|Written by Mark Lineberger|
|Wednesday, 09 February 2011 00:00|
It may have been Super Bowl Sunday, but for dozens of people in Camp Verde, there was a much more important event earlier that day.
They filled up the hall at the American Legion David C. Johnson Post No. 93 to remember a tragedy and the inspirational story that came out of it.
The USAT Dorchester left port in New York on Jan. 23, 1943. The ship, a converted civilian liner pressed into military service in the midst of World War II, was an army transport carrying more than 900 men bound for Greenland.
The Atlantic can be a treacherous place, even more so in those days when enemy submarines patrolled the waters looking for ripe targets. The Dorchester left as part of a convoy with two other transports and three U.S. Coast Guard cutters, the Comanche, the Escanaba and the Tampa.
In the early morning hours of Feb. 3, 1943, a wartime sailor’s worst fear came to pass. At 12:55 a.m., as the Dorchester was sailing off the coast of Newfoundland, the ship took a direct torpedo hit from the German submarine U-223. The strike was well below the water line, and within 30 minutes, the Dorchester sunk. It’s what happened in those 30 minutes that drew veterans, their friends, families and supporters to the legion Sunday.
Image courtesy of the Four Chaplains Memorial FoundationOn board the Dorchester were four chaplains of different denominations and faiths, four men who had been classmates at the Army Chaplain School at Harvard.
They were George Fox, a Methodist; Alexander Goode, a Jewish rabbi; John Washington, a Roman Catholic priest; and Clark Poling, a minister with the Dutch Reformed Church.
The torpedo knocked out electricity to the boat, leaving the men panicked and scrambling for their lives in the dark. An order was given for the men to sleep in their life jackets, but many ignored it.
“Through all this pandemonium, four chaplains brought hope to despair and light to the darkness,” said Sharon Doran, vice president of the American Legion Auxiliary Department of Arizona.
Doran said survivors later recounted it was the voices of the chaplains in the darkness that kept them going. They did their best to keep the men calm and helped to pass out life jackets. When the life jackets were gone, the chaplains gave their own life jackets to the next men in line. As the deck tilted ever more severely, the four chaplains linked arms and spoke the Lord’s Prayer as the sea swallowed the Dorchester once and for all.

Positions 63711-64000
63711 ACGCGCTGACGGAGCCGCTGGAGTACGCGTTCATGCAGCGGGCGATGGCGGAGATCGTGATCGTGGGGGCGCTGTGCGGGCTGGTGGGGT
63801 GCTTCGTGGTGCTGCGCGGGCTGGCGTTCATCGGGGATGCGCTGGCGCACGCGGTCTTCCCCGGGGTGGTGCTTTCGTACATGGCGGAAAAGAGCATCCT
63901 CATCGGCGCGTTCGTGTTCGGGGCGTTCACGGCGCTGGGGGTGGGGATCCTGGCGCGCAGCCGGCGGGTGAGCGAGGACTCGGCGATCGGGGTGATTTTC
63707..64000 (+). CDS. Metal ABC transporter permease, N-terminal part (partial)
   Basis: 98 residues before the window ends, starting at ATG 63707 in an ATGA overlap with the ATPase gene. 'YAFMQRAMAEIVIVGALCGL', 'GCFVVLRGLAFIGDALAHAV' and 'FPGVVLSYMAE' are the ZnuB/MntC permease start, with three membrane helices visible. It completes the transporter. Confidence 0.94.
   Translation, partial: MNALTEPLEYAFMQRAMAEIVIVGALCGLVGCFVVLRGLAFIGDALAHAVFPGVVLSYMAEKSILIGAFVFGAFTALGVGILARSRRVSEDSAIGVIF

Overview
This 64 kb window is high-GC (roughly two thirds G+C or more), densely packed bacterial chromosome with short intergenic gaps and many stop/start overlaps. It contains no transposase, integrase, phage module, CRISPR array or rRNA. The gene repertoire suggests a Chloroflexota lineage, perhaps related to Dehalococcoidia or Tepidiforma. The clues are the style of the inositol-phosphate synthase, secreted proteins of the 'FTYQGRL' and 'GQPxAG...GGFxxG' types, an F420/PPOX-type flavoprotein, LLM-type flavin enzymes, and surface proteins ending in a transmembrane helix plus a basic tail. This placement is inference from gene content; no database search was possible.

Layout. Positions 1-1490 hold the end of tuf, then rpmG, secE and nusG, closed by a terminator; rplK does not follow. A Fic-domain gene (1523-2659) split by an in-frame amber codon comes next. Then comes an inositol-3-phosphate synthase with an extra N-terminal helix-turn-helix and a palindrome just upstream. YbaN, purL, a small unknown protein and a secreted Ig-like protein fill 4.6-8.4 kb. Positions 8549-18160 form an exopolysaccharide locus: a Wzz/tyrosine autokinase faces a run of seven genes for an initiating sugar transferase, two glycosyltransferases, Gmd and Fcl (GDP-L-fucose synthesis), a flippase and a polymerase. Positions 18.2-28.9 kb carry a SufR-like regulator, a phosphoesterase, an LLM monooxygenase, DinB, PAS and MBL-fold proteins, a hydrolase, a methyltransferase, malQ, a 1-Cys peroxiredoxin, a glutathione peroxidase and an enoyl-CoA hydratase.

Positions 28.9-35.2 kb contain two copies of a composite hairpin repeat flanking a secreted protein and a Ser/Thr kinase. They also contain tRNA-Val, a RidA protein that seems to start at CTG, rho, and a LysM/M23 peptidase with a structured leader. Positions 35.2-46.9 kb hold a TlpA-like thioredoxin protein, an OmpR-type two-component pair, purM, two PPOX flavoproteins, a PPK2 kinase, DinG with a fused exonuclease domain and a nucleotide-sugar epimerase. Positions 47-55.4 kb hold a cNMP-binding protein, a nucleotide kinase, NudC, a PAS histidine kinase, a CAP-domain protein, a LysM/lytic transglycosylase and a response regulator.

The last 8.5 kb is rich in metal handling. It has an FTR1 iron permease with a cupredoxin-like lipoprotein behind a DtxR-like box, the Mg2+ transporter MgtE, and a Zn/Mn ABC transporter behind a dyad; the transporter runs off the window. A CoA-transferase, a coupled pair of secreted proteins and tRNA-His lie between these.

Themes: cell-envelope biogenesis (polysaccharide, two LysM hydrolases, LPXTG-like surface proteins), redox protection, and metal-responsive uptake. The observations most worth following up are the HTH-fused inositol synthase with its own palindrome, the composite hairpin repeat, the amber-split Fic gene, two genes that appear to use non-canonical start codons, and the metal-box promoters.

Of the 902 men on board, only 230 were rescued.
As the story of the four chaplains spread, people looked for a way to properly honor the men posthumously. At first, the Medal of Honor was discussed, Auxiliary First Vice President Sue Hand said. However, that wasn’t possible due to the strict requirements of courage “under fire” in order to be awarded the medal.
Congress instead created a new medal, the Chaplain’s Medal for Heroism, an honor Hand said was intended to carry almost the same weight as a Medal of Honor.
“It’s vital to understand what selfless service on behalf of others can accomplish,” Hand said.
The ceremony continued with men lighting candles next to a portrait of each of the chaplains before reading their biographies and placing a single rose in honor of each one. Emotion was evident on the faces of the candle-lighters as they snapped off a salute in each chaplain’s memory.
While those four men never made it out of the world-spanning conflict alive, many others did. Nine World War II veterans were present at the ceremony Sunday and were singled out with appreciation for the service they gave nearly seven decades ago.
Post No. 93 Cmdr. Tom Dimock went a step further and challenged these veterans to write down their memories of their wartime experiences so they could be shared in the legion’s newsletter.
A rifle salute was fired in honor of the chaplains and the men who died in service of their country and fellow man, followed by the playing of taps.
“They gave their lives in brotherhood,” post Chaplain Rosalie McKnight.
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